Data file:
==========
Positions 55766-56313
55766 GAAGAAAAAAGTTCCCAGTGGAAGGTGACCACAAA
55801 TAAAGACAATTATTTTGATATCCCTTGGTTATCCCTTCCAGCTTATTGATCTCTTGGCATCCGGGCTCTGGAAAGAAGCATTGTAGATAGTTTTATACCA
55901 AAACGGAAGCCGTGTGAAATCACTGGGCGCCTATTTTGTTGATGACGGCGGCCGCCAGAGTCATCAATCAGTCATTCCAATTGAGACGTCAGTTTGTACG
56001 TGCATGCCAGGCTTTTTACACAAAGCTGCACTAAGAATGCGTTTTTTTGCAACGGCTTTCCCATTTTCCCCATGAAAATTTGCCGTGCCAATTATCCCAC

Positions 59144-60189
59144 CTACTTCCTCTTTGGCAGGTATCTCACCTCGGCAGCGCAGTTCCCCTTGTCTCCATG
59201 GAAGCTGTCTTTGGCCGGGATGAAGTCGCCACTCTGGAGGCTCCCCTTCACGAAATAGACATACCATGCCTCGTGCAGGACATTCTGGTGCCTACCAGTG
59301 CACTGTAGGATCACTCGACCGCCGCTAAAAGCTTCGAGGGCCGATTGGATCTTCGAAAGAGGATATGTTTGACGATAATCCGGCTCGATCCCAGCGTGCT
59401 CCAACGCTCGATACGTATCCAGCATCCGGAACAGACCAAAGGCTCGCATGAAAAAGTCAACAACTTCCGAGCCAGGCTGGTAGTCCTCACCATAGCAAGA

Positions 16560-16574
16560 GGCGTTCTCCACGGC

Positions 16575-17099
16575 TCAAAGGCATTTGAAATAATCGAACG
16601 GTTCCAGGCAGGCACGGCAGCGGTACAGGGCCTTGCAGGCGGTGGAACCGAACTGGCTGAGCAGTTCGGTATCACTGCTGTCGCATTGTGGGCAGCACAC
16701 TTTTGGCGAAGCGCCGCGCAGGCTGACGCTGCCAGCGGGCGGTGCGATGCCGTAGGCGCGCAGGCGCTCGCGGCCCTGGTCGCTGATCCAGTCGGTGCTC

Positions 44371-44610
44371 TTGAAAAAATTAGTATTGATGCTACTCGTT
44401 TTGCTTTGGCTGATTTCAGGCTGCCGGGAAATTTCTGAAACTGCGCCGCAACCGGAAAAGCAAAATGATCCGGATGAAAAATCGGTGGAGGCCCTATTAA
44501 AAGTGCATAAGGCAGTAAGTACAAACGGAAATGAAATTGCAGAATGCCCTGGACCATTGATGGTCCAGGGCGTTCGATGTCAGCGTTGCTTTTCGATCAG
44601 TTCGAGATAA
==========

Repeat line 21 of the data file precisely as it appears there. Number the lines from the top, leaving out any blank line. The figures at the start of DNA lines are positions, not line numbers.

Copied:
44601 TTCGAGATAA